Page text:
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Many Sentences Start With a Conjunction. But Is That Okay?

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Many people have been taught not to start a sentence with a “conjunction.” But, is this a rule that should be strictly followed? We’ll tell you the answer.

White text over purple background reads "starting a sentence with a conjunction."
Many major style guides agree that starting a sentence with a conjunction is acceptable.
  • A conjunction is a word that connects words, phrases, or clauses to each other.
  • Starting a sentence with a conjunction is acceptable. But be wary because it’s easy to overdo it.

What’s The Deal with “Conjunctions”?

One of the first things we’re taught as young students learning to write in English is not to start a sentence with a conjunction. But if you open up any book, newspaper, or magazine, you’ll notice that sentences that start with conjunctions are everywhere. So, what’s the deal?

It is believed that teachers may have taught not to use conjunctions at the start of sentences because students did so excessively or incorrectly. Instead of teaching them to limit conjunctions at the start of sentences, they were just banned outright. The reality is that starting a sentence with a conjunction is all a matter of style and tone. Below, we’ll teach you what conjunctions are and show you that starting sentences with these words is not always wrong.

What Is a “Conjunction”?

First thing’s first: What’s a conjunction? Conjunctions are a group of words that connect (and show a relationship between) words, phrases, or clauses within a sentence. There are three different types of conjunctions:

  • Coordinating conjunctions are the most common types of conjunctions. They join similar elements of a sentence. The coordinating conjunctions are:
for, and, nor, but, or, yet, so

You can remember these with the acronym FANBOYS.

  • Correlative conjunctions come in pairs and join equal elements of a sentence. The correlative conjunctions are:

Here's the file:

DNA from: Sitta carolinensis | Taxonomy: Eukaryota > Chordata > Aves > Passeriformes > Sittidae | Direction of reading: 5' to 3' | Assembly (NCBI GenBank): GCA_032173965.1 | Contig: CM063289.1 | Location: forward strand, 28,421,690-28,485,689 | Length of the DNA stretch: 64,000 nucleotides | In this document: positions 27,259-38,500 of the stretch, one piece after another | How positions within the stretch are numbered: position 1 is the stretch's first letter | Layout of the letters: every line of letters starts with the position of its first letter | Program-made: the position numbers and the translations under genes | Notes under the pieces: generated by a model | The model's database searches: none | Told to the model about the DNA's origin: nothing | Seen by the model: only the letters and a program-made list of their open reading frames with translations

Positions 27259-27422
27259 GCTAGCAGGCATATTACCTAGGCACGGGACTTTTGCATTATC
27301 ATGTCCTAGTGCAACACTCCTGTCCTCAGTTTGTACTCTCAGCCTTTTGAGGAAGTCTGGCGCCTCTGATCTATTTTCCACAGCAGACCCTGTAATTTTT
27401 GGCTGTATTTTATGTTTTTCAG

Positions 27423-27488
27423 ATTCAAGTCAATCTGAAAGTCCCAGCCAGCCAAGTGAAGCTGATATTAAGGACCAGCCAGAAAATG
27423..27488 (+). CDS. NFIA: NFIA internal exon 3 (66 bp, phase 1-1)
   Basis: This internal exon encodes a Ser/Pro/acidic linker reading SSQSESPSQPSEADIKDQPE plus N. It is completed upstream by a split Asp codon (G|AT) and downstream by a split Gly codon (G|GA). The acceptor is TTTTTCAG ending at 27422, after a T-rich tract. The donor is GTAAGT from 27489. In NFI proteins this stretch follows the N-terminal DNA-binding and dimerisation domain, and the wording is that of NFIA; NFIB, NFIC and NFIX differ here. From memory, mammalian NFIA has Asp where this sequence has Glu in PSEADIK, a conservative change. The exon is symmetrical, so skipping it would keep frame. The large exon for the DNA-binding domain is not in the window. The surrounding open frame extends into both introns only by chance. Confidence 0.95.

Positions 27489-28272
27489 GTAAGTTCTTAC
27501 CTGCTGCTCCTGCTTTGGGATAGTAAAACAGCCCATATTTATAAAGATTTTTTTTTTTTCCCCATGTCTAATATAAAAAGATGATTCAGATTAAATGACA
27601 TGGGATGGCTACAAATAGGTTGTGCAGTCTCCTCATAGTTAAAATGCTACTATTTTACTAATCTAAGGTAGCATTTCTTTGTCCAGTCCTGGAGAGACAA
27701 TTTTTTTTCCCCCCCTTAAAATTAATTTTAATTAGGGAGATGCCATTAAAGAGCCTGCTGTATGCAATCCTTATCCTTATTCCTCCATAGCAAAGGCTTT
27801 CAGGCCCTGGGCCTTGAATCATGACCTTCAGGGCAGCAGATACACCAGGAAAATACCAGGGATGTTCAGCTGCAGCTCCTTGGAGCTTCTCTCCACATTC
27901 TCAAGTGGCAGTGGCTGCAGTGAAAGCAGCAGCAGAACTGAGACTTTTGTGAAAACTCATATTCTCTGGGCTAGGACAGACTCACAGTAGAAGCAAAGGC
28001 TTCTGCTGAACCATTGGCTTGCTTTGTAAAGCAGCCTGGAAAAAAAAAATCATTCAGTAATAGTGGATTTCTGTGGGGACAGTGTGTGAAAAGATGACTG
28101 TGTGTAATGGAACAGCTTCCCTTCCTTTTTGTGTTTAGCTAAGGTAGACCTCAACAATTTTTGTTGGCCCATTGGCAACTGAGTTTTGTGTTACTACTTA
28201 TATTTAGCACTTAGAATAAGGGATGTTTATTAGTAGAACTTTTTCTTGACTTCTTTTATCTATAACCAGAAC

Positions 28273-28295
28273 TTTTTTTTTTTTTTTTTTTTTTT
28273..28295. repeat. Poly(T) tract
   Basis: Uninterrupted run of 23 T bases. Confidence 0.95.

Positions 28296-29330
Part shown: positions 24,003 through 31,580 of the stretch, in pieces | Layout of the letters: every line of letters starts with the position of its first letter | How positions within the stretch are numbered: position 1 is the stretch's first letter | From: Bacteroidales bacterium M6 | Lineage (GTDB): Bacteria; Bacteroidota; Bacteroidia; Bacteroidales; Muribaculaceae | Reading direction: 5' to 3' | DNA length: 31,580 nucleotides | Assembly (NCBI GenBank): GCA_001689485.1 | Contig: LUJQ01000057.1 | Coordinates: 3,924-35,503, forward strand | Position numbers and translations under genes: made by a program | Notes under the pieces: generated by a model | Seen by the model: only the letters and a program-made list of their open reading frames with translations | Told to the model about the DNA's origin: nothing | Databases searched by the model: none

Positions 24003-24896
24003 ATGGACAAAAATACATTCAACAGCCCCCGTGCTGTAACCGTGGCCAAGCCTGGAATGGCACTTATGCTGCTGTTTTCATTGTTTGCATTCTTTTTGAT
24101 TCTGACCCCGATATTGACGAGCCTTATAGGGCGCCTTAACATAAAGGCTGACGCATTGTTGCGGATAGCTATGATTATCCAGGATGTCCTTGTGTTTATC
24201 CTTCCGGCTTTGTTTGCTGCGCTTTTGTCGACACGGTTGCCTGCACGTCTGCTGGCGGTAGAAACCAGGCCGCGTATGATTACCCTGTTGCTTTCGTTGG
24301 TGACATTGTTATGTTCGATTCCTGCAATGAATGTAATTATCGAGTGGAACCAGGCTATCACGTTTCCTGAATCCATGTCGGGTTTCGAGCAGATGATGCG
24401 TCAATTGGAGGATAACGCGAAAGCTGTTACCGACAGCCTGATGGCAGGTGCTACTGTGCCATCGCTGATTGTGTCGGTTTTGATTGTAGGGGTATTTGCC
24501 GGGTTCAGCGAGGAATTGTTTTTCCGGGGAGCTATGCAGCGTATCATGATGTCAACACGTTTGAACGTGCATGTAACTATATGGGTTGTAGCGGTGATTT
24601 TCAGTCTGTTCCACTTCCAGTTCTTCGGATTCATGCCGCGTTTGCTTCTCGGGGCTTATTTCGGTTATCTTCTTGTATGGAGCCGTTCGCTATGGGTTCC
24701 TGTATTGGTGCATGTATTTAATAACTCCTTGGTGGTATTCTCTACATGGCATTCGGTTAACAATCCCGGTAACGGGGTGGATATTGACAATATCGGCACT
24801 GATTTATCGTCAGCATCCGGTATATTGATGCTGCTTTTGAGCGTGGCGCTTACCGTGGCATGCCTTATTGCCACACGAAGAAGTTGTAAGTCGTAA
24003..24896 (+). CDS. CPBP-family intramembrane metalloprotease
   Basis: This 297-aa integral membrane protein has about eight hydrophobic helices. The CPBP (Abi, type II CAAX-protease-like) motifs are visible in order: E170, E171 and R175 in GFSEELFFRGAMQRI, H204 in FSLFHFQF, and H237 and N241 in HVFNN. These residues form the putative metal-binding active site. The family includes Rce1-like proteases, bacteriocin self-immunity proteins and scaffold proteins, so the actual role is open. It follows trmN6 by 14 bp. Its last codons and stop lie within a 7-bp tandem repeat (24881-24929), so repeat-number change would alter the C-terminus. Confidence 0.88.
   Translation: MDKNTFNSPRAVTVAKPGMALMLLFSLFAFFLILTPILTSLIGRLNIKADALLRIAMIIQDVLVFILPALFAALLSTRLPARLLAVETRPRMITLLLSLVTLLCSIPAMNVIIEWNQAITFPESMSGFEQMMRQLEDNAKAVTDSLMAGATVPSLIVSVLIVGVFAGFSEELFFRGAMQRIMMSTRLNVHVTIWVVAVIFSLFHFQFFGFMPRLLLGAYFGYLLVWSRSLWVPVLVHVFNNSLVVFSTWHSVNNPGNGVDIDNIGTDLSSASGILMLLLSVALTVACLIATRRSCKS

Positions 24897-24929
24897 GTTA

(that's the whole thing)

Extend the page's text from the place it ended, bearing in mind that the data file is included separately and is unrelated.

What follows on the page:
both/and, just as/so, not only/but also, whether/or, neither/nor, either/or
  • Subordinating conjunctions always go at the beginning of a clause. They show the relationship between that subordinate clause (sometimes known as a dependent clause) to another one.

A few examples of subordinating clauses are:

after, before, if, unless, although, until, now that, once, though, as long as, when, unless, because, whether, while
This catchy song about “conjunctions” is from a ‘70s educational cartoon show called Schoolhouse Rock!

Is Starting Sentences With “Conjunctions” Okay?

You’ll find that many major newspapers, magazines, and popular books include sentences that start with conjunctions. Doing so is all a matter of tone, style, and the desired effect. Consider the following example:

She apologized for lying to me, but it was too late. I had moved on.

She apologized for lying to me. But it was too late, I had moved on.

The full stop before but in the second sentence adds a slightly more dramatic effect.

We fixed the cybersecurity issues. Yet, I couldn’t help but think that the hackers might still get through.

We fixed the cybersecurity issues, yet I couldn’t help but think that the hackers might still get through.

Again, both sentences are grammatically correct, but the strategic use of conjunctions changes the tone of the sentence.

Both Thomas and Jessica applied to Harvard.

This is an example of a sentence that starts with a correlative conjunction and is grammatically correct. Remember, these types of conjunctions must come in pairs. The sentence above wouldn’t make sense without and Jessica.

It’s also possible (and acceptable) to start a sentence with subordinating conjunctions, but you must be careful not to only include sentence fragments. Consider the following examples:

Because I was tired.

With no context around it, the sentence above is a sentence fragment. For it to make sense because must join two clauses.

Because I was tired, I left the party early.

So, Yes. Starting a Sentence With a Conjunction Is Okay

Just make sure that you’re using the conjunctions correctly and that you’re giving enough context for the reader to understand. Here’s one last example of a grammatically sound sentence that starts with a conjunction:

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